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Unicorn companies, Silicon Slopes, and high-tech mecca — all phrases that have investors turning their heads in recent years to look at Utah’s entrepreneur potential.

Utah was ranked No. 1 in innovation and entrepreneurship and No. 2 in high-tech performance by the U.S. Chamber of Commerce this year, and it has also recently landed the number one spot on CNBC’s America’s Top States for Business.

This attention may seem unexpected, but the Beehive State has a history with successful tech companies such as WordPerfect, a word processing application created in 1979 by two BYU alumni: graduate student Bruce Bastian and computer science professor Alan Ashton.

Utah is now home to several “unicorn” companies, or companies that are worth $1 billion on paper. Businesses such as Domo, Vivint Smart Homes, Qualtrics, Pluralsight and InsideSales, started in the 1990s and have become notable unicorn companies.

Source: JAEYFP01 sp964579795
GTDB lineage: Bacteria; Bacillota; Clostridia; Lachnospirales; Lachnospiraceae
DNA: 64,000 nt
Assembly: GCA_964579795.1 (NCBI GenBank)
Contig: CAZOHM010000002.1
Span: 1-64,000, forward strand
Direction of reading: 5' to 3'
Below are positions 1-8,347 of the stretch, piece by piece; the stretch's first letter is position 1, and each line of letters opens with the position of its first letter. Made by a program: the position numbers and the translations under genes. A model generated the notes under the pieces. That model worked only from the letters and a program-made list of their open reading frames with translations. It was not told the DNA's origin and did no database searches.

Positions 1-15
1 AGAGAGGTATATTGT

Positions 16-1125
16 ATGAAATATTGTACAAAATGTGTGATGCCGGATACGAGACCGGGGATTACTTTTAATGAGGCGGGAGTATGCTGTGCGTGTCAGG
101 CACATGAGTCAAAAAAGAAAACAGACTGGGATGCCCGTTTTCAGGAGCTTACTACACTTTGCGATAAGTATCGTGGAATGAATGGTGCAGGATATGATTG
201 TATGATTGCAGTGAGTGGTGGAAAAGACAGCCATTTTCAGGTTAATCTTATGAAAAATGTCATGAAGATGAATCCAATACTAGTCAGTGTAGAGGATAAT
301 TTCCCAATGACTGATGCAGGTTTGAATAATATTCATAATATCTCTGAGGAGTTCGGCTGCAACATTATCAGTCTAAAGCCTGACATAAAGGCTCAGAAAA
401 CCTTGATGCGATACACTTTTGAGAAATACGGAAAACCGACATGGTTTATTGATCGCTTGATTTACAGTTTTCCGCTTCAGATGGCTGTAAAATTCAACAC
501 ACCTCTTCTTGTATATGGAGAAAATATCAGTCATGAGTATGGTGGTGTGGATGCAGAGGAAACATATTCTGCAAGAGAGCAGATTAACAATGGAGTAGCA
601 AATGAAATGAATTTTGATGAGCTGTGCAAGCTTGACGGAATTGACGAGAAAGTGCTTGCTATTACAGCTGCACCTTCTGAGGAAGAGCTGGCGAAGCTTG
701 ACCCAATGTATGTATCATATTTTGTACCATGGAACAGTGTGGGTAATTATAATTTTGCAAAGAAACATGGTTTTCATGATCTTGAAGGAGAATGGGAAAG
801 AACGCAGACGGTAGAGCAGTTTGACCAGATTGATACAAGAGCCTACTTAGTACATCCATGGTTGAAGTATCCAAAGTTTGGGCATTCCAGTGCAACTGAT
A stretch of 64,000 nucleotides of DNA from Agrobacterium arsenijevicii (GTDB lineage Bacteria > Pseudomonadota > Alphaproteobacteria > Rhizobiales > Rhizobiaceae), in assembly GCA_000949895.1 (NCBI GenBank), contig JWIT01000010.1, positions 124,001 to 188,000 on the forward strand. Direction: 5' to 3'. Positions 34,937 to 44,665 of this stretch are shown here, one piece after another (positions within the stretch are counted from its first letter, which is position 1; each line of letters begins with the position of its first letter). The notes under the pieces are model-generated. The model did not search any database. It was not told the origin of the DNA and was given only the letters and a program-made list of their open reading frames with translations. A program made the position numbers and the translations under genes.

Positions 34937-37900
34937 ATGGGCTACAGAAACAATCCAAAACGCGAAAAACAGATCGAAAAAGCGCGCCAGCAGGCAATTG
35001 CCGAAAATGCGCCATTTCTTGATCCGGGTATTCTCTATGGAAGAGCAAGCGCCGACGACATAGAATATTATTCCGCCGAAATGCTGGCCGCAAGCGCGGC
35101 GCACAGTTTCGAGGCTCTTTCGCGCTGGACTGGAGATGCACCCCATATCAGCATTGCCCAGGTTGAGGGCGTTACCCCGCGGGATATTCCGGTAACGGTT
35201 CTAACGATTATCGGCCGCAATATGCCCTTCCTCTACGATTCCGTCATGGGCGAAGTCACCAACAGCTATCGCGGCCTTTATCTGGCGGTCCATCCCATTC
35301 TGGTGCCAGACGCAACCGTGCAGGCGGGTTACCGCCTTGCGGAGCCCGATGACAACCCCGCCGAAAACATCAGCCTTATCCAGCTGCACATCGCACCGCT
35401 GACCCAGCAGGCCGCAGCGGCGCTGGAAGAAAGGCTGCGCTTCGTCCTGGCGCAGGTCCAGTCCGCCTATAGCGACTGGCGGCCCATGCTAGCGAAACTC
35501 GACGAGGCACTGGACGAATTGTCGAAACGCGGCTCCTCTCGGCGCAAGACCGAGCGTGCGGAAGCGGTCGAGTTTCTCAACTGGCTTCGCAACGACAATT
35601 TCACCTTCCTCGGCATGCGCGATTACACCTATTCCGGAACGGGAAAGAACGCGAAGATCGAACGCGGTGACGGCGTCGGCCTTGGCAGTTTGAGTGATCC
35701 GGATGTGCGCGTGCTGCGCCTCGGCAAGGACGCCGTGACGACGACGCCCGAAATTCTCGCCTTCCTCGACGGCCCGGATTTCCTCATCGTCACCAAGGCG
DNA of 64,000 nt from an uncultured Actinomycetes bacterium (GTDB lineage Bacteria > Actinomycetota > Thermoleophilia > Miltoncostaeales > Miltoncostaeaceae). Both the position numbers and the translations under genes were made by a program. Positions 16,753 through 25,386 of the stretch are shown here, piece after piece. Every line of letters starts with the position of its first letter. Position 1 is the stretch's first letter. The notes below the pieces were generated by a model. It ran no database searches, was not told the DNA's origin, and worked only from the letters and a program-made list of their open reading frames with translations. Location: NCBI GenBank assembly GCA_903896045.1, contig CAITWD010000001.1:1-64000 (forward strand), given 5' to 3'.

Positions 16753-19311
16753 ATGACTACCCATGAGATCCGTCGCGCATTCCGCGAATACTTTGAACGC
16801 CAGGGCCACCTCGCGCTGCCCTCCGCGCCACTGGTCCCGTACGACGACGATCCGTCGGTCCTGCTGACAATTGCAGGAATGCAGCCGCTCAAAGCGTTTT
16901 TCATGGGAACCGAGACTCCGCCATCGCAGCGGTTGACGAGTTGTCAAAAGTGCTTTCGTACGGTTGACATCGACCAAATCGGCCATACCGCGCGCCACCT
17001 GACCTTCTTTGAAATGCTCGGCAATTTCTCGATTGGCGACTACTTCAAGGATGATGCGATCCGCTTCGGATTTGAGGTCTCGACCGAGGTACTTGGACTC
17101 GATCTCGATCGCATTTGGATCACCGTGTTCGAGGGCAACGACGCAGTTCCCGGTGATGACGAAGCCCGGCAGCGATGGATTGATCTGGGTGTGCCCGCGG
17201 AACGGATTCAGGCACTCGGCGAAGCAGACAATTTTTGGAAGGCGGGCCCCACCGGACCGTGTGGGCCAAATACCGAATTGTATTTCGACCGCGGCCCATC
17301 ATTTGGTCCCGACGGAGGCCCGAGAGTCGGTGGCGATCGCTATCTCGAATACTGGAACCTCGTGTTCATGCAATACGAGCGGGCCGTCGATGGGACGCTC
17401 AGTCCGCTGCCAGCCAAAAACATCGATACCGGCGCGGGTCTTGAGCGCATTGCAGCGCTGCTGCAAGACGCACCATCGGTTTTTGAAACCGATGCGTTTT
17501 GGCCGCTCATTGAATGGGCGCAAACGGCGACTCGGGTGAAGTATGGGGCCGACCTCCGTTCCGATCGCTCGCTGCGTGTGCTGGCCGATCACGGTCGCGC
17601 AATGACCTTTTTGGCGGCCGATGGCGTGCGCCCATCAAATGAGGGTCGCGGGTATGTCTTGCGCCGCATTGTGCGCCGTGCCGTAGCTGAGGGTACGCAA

In the 2000s, more companies headquartered in Utah cropped up, creating a series of tech companies dotting the Wasatch range between Davis and Utah counties. The corridor earned the moniker Silicon Slopes, a reference to its startup culture that is similar to that of California’s Silicon Valley.

Today, there are 4,388 technology companies in Utah that employ more than 53,000 Utahns. According to siliconslopes.com, these companies employ 8.6 percent of the state’s workforce and provide 14.3 percent of Utah’s payroll.

Several factors have scored Utah the number one spot in tech employment growth in the western region. Utah stands at a 6.69 percent combined tax rate. This is a welcoming statistic for start-ups who want a financially promising start.

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